Friday, March 27, 2009

Namin' Names ....

40Winkzz asked a very pertinent question on a previous post.
And since we seem to share a love of denim...I'll answer her question.
I'm nice like that.

I'm also assuming a lot. She has denim on her blog back ground.
I had the same denim on my blog background when I first started.
And she has Mr. Potato Head in her side bar.
I had one -- I took him off to conserve space.
Besides, putting him back together after he sneezed just go to be a hassle.
So I'm assuming a lot.

I'm allowed.
It's my blog.

Her question was in reference to my statement about making changes in our schooling.
Now - I just assumed again that you knew immediately what I'm talking about.

(I don't normally assume so much. I'm usually wrong. )

In order to answer her question, I feel I need to tell you my story and name some names.

When we first started Homeschooling, The Professor wanted to come under the "protection" of a school. There's nothing wrong with that. So we went with ABeka Academy. We went with them for the first 2 years. (Yes, they really do teach cursive writing in Kindergarten. Just FYI.)

When G-man was about to enter Kindergarten, there were some things that I knew he couldn't handle in the Academy program. So -- we opted to use Abeka Books instead. I was always on the look out for curriculum that would be awesome and fantastic and FUN!!!

I looked at and bought an entire set of K*n*s curriculum.
I logged in to the forums to get ideas.
I tried to make it work ... and just couldn't.
I would look at the pages, get my paper out to take notes and make decisions -- and I swear the words would jumble on the pages in front of me.
And don't get me started on the forums.
This curriculum now sits on my shelf for reference.
Haven't touched it.
I felt stupid for the longest time that I couldn't get it - until a very wise mom said, "That curriculum may be for every student -- but it's not for every mom."
Aha!! Perfect phrasing!!!

We looked at SonLight.
What a GREAT Idea!
Then someone mentioned My Father's World.
I REALLY liked the look of this one.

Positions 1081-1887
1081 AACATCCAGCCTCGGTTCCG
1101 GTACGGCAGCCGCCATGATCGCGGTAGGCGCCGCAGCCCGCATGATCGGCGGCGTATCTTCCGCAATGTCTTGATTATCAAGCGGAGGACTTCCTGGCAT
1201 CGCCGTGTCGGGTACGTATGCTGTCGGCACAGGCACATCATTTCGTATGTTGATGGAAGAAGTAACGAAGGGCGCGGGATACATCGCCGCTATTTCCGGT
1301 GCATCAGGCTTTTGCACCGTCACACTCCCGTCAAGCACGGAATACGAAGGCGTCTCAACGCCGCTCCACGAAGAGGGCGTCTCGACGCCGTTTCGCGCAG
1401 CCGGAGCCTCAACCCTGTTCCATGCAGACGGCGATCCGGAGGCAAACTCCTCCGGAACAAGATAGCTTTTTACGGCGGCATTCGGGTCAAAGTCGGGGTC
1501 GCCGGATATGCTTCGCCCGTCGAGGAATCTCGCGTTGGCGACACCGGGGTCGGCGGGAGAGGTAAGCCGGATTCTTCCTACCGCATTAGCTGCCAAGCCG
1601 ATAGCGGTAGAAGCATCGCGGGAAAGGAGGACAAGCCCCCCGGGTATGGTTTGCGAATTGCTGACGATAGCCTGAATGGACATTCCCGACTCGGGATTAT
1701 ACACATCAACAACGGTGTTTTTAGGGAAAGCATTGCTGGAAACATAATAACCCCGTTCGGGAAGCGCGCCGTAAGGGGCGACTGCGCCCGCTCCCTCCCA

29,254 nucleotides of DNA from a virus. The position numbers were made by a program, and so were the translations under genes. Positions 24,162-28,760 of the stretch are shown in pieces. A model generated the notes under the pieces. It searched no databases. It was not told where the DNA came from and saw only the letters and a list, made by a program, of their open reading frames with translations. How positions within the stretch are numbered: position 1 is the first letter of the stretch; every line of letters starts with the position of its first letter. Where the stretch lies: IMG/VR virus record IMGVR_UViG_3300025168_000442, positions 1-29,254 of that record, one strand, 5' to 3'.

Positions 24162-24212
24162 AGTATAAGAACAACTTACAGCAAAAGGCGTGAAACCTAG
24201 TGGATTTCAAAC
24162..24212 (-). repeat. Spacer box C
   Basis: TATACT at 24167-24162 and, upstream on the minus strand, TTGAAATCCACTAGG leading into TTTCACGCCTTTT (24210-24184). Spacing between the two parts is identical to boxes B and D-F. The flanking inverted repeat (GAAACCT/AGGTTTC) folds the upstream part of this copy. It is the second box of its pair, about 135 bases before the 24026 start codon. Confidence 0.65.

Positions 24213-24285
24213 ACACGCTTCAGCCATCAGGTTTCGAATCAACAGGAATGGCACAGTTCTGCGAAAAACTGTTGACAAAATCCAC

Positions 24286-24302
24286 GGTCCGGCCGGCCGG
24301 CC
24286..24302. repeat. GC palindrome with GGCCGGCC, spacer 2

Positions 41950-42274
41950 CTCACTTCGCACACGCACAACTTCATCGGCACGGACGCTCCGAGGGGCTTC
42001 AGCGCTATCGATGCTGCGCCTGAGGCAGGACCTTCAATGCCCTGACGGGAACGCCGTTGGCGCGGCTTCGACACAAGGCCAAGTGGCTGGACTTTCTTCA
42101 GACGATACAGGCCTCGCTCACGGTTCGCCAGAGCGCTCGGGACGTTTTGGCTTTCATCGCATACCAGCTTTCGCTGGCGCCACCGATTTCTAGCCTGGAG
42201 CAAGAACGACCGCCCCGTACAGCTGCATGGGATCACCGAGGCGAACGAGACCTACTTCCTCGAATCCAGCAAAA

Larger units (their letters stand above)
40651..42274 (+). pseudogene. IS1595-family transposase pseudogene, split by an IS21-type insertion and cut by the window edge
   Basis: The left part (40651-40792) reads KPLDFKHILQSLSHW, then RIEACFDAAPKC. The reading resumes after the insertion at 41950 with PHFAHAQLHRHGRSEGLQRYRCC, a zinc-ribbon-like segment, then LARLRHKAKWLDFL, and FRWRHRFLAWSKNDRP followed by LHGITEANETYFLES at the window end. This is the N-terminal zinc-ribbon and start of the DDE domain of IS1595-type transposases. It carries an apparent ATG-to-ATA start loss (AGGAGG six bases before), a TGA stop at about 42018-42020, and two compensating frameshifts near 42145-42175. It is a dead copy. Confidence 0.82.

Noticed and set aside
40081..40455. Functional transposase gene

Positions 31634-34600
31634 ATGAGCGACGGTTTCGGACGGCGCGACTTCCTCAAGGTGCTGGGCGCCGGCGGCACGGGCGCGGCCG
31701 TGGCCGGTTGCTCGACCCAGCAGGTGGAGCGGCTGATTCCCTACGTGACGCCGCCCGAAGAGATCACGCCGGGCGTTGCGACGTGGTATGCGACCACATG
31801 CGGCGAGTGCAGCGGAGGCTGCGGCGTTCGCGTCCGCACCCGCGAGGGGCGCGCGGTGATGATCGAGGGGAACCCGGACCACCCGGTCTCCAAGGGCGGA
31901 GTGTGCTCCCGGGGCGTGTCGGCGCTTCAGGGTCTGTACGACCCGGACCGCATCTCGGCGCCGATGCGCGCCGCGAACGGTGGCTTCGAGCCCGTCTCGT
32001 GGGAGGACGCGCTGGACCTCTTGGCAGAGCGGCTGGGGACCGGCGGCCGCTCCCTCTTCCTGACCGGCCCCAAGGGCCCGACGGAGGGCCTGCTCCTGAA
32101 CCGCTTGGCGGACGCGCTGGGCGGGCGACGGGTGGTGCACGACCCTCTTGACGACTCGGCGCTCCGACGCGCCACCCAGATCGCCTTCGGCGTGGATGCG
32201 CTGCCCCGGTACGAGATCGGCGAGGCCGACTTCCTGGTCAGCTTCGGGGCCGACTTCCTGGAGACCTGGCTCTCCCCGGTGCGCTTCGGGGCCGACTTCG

We jumped into the America study. It really is fun. The kids really enjoyed it. I was only using the core for History and Geography. By the end of the school year, we were bored with it - and I just stopped before getting to the western states.
Luckily, I don't think the kids were bothered by this turn of events.

So This last year, we were going to go into My Father's World: Exploring Cultures and Countries.
I was excited. It was going to be fun. It involved things I liked from the Big K curriculum, with the reading as in Sonlight. Sweet deal!!

Until we got bogged down in the library system, over due fees, and my own Little kids.

Trying to read serious, worthwhile books while having demanding little kids around was actually a burden.
(I mean -- they just won't wait to have their diapers changed!!!!! Sheesh!!)
Then on top of that, Trying to find library books that fit both Mini-Me & G-man were also a challenge. Heck, Trying to find Library books that fit the subject matter was difficult.
By November - we were so far behind that I was frustrated.
I was frustrated because G-man, especially, wasn't learning much.
I knew we needed to make a change.

I needed to have an extra set of hands, and since that wasn't going to happen, I needed to quit depending on the Library to provide me with history and geography books.

I read an article written by Steven & Teri Maxwell telling how they had opted for text books. Here is one. I can't quite tell if this is the one I read...but it's close enough. It was like reading something I, myself, could have written -- except maybe more serious and professional.

I can be professional if I absolutely have to. Absolutely.
have to.

I struggled with the idea of letting my kids experience the world... having a classical education (the way I knew it) but in my season of life - it just wasn't happening.

I don't agree with everything that the Maxwells have written, I just want to say that up front. But that article opened my eyes that maybe I just wasn't alone. Many of the homeschoolers I know are not mostly text book driven, like we have become. But I realized, that maybe I was striving to achieve something that was impossible for my household.

My plan was to change up and stop using My Father's World. We were going to start using other stuff in January -- but I decided to switch up early.

It's been awesome!!! Not perfect - but awesome.
Mini-Me especially has had a great time being a semi-independent learner.
She relishes in getting her tasks done.
For her, I switched to Rod& Staff Geography and The Light and the Glory for kids series for history. We were already using Abeka for Math, Grammar and Spelling. For Reading, I let her pick out books from the library. From the stacks. She's also very interested in butterflies. So we're trying to feed that interest.

For G-man, his lessons have changed a bit. I'm now reading to him specifically from an ABeka History and a Rod & Staff Geography. He gets ABeka for Phonics, Math & Spelling.

I may not have it down to an exact science - I am, after all, still trying to break the distractible habit of being distractible -- but right now this works.

I also don't have to chase down a gigling 3 year old down the back wall of the library stacks. Yes, she would get in trouble in the van - No, she didn't care.

Next year, we're just going to start out with ABeka as our majory curriculum of choice. We've already gotten our boxes. In a few years, if this ceases to work for us, then we'll change again. I am not a person that says "This is the only way"...because how distractible and random would I be then??